Last year the US Internal Revenue System revealed that they had been hacked. At first they said that up to 100,000 people were affected by the hack, only to then bump that up to 334, 000 in August. The latest figures put that closer to 724,000 and set to only get worse as it seems they have been hacked yet again.
When filing a tax return you are now required to provide the “Identity protection PIN” that you are given by the IRS. These are specific codes given to people to place on tax returns, failure to do so invalidates the tax return and the IRS will reject it. Sounds like a good idea doesn’t it? So what happens when the IRS’s record of these secret PIN’s are hacked?
Becky Wittrock, an accountant in South Dakota, went to file her tax return this year only to find that the pin had already been used to file a “large refund request” more than three weeks prior. How did the hackers get access to the PIN? Seems that if you lose your PIN you can retrieve it by logging into the IRS website. Seems this is where the problem lies, as the technology used to secure this login process is the same technology that was breached last year.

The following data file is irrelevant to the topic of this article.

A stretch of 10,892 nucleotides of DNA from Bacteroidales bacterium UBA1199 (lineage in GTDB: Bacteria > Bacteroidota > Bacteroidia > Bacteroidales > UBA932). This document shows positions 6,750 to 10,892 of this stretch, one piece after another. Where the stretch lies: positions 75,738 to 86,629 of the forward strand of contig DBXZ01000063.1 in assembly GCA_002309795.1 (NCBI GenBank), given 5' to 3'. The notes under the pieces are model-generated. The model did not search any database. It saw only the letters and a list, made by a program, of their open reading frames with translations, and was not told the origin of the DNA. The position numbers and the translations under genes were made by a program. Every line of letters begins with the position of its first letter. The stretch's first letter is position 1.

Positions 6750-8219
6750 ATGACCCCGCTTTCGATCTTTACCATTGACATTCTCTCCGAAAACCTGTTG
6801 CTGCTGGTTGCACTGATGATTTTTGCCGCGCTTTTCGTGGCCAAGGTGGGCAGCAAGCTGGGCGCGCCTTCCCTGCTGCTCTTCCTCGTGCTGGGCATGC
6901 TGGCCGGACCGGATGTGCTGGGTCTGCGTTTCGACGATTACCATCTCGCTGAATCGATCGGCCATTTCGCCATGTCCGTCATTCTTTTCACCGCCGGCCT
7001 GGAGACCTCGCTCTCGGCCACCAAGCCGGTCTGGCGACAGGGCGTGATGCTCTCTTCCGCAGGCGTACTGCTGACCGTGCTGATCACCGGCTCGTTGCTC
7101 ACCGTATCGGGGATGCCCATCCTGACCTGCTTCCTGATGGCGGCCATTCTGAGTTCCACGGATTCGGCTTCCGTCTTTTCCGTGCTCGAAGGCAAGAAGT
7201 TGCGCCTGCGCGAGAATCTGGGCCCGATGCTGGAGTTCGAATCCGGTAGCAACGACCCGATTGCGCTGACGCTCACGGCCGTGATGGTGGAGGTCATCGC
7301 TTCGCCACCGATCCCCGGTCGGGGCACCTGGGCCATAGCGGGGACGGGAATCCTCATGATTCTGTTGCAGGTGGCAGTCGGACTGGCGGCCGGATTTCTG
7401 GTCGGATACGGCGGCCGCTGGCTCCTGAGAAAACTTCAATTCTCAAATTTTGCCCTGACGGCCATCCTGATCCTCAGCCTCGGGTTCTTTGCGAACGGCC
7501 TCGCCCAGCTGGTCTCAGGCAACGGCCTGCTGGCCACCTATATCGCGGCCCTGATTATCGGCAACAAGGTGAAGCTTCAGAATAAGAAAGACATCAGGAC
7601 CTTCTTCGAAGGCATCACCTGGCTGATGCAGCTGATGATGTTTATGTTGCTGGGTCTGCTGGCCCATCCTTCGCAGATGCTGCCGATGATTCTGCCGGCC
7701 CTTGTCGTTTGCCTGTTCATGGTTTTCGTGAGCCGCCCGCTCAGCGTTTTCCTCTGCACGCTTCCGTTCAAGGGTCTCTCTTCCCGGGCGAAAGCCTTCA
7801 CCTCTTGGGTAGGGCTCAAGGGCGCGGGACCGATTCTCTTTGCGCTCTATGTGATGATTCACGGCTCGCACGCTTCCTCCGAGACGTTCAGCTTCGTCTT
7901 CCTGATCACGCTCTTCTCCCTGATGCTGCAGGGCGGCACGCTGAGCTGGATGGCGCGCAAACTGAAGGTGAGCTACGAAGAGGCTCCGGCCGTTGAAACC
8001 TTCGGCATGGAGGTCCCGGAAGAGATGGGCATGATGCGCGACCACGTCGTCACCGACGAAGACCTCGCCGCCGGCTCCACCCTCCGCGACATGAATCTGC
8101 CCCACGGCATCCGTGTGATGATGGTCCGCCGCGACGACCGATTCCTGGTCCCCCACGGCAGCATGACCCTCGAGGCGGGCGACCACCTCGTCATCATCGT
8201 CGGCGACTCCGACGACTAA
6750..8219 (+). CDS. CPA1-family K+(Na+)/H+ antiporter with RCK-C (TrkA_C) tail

That’s right, in order to protect people from a hack the IRS used the same technology that was breached by that hack. In order to retrieve your PIN you were asked questions (known as KBA or knowledge-based authentication) such as “on which of the following streets have you lived?” and other multiple choice questions, a system that allowed a hacker to answer the questions correctly.
Seems like a big mistake for the IRS to make, costing both the government and hard working people time, money and stress because they didn’t check that their fix didn’t use the very thing that got them into trouble in the first place.